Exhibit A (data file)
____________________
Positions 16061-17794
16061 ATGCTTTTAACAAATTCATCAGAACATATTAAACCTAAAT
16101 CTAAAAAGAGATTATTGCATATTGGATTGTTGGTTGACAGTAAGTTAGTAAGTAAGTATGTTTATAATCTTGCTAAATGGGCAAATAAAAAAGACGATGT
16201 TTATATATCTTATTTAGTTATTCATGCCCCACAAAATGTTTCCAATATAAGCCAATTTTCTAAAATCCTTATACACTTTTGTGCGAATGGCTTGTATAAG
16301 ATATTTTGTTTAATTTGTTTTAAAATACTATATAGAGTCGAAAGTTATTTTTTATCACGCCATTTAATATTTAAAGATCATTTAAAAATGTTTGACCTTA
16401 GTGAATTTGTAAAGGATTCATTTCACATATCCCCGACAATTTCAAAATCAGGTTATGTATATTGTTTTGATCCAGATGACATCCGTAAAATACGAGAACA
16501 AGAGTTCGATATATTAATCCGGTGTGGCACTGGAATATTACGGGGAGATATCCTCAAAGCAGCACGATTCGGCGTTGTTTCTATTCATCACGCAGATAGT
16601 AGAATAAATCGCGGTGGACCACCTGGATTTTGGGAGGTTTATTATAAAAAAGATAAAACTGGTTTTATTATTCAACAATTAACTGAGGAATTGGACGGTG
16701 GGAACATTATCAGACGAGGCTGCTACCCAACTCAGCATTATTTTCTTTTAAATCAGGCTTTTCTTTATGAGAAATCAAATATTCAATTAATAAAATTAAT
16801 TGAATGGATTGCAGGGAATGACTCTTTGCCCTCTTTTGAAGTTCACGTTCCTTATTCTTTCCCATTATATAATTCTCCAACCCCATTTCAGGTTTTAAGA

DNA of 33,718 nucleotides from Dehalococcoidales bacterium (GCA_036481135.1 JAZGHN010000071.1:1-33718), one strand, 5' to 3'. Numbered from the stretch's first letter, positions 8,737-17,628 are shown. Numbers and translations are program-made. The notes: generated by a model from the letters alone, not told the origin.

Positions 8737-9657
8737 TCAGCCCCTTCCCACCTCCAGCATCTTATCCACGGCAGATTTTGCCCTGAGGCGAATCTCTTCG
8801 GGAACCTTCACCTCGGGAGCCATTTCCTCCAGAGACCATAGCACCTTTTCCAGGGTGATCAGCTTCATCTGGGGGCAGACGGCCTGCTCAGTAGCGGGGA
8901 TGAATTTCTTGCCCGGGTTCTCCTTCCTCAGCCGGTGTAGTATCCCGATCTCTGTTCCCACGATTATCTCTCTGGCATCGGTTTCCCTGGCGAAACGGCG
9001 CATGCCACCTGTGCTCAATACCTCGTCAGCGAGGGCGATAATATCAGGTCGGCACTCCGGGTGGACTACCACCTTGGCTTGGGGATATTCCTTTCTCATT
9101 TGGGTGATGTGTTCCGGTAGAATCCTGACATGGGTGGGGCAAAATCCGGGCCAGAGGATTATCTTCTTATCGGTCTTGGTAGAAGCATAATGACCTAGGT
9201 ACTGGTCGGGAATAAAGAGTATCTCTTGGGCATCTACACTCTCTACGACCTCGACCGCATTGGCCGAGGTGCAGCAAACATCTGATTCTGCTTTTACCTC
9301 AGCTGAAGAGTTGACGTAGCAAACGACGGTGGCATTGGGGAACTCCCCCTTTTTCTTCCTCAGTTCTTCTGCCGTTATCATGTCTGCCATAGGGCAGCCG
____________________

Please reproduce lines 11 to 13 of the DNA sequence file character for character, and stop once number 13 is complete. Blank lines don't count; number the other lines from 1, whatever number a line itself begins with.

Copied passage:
DNA of 33,718 nucleotides from Dehalococcoidales bacterium (GCA_036481135.1 JAZGHN010000071.1:1-33718), one strand, 5' to 3'. Numbered from the stretch's first letter, positions 8,737-17,628 are shown. Numbers and translations are program-made. The notes: generated by a model from the letters alone, not told the origin.

Positions 8737-9657
8737 TCAGCCCCTTCCCACCTCCAGCATCTTATCCACGGCAGATTTTGCCCTGAGGCGAATCTCTTCG